But when we look at the states actively working to ban abortion and other forms of reproductive health care, the under-representation of women is striking. Women only make up 15 percent of the Alabama state legislature and 26 percent of the Georgia legislature. And we should note that 72 percent of the women serving in those state houses are Democrats.
This war on reproductive rights is not new and neither are the tactics. But, the greatest threat to reproductive healthcare may not be renewed challenges to Roe v. Wade; but rather the systematic effort to suppress the votes of those most impacted by such laws.
The Guttmacher Institute conducted a study in [year] on the accessibility of reproductive healthcare in the United States.
In 2014, 93 percent of the counties in Alabama had no clinics that provided abortions and 59% of Alabama women lived in those counties. In Georgia, roughly 96 percent of Georgia counties had no clinics that provided abortions, and 58% of Georgia women lived in those counties.
The future of reproductive healthcare depends on our efforts to improve and protect the right to vote. It is more than ironic that if states like Alabama are successful in criminalizing abortion, the effort would lead to even further curtailing of the right to vote.
In Alabama, for example, voting rights are denied to those who have committed a “crime of moral turpitude”, the very classification that would apply to someone seeking an abortion, having an abortion, or providing an abortion were the abortion ban to be upheld.
Women in Alabama needing abortion care would find themselves having to make a decision that would either mean they have lost the constitutional right to abortion or the constitutional right to vote.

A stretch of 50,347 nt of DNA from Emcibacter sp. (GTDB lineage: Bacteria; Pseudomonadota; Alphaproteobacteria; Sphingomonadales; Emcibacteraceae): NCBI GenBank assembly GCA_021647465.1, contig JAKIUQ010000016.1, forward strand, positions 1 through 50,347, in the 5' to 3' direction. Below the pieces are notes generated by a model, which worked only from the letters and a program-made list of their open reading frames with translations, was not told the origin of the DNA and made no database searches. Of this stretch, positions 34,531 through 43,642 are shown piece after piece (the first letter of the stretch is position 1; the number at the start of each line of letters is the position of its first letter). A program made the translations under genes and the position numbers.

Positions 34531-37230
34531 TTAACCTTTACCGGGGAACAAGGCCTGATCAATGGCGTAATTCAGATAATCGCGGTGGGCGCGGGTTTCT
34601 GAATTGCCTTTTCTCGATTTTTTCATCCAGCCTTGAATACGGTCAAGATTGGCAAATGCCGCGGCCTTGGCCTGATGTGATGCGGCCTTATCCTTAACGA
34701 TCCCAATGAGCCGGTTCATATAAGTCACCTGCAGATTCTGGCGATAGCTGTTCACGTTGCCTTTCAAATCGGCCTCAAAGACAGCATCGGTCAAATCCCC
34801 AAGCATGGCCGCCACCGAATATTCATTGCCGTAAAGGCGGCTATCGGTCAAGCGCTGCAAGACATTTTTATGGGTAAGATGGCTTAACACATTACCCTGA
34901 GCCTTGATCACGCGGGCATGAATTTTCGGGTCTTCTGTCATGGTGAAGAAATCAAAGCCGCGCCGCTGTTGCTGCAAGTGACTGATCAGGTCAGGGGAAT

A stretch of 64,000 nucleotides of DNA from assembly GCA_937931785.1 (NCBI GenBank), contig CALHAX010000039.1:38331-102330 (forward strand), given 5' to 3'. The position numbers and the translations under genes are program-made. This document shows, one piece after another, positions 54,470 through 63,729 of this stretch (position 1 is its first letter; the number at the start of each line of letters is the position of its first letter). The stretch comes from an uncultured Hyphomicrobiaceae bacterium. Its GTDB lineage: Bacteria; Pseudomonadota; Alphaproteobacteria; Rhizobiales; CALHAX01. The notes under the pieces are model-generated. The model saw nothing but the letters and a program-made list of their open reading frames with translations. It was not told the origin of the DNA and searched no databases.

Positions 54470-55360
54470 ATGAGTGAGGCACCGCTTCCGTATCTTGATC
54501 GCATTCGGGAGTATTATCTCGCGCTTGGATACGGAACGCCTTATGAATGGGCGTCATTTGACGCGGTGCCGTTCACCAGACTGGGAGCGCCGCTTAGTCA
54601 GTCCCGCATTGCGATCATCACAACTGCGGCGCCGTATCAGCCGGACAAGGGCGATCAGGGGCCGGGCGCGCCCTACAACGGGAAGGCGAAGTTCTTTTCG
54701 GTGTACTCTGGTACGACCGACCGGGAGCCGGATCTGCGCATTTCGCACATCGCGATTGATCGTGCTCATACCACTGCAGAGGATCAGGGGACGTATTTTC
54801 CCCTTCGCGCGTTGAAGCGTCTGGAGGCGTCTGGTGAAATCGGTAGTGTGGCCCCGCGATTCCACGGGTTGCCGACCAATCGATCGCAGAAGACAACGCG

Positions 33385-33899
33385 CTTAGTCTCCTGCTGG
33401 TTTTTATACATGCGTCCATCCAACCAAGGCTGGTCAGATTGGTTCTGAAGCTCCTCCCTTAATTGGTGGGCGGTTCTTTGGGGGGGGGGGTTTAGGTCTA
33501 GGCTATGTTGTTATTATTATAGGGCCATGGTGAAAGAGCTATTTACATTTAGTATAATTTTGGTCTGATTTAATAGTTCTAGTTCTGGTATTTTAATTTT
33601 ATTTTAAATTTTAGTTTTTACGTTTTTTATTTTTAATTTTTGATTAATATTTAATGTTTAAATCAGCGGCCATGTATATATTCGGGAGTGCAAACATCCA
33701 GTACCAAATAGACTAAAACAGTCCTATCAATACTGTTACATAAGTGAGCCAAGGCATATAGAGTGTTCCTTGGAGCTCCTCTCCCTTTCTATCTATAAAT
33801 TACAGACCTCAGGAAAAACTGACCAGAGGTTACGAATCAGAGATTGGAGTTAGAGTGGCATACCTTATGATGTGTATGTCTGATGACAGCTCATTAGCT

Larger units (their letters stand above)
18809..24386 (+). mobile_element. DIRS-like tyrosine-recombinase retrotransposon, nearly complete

When I decided to run for office, Ashley was one of the first to volunteer for the campaign.
In the years since we met, she has married, raised a family and become an advocate for children and families in her community. Mobilized by her own story, Ashley went door to door to get out the vote, eager to change our representation from local government to Congress.
So many of us take the right to vote for granted. When we ignore this responsibility, or deny this right to our most vulnerable communities, it is impossible for our government to reflect the people.
And, at this critical time in our history, we must vote to elect representatives who will fight to protect the sanctity of our elections and the will of the people.
Our reproductive rights—and voting rights—depend on it.
U.S. Rep. Mary Gay Scanlon, a Democrat, represents the Delaware County-based 5th Congressional District. She writes from Washington D.C.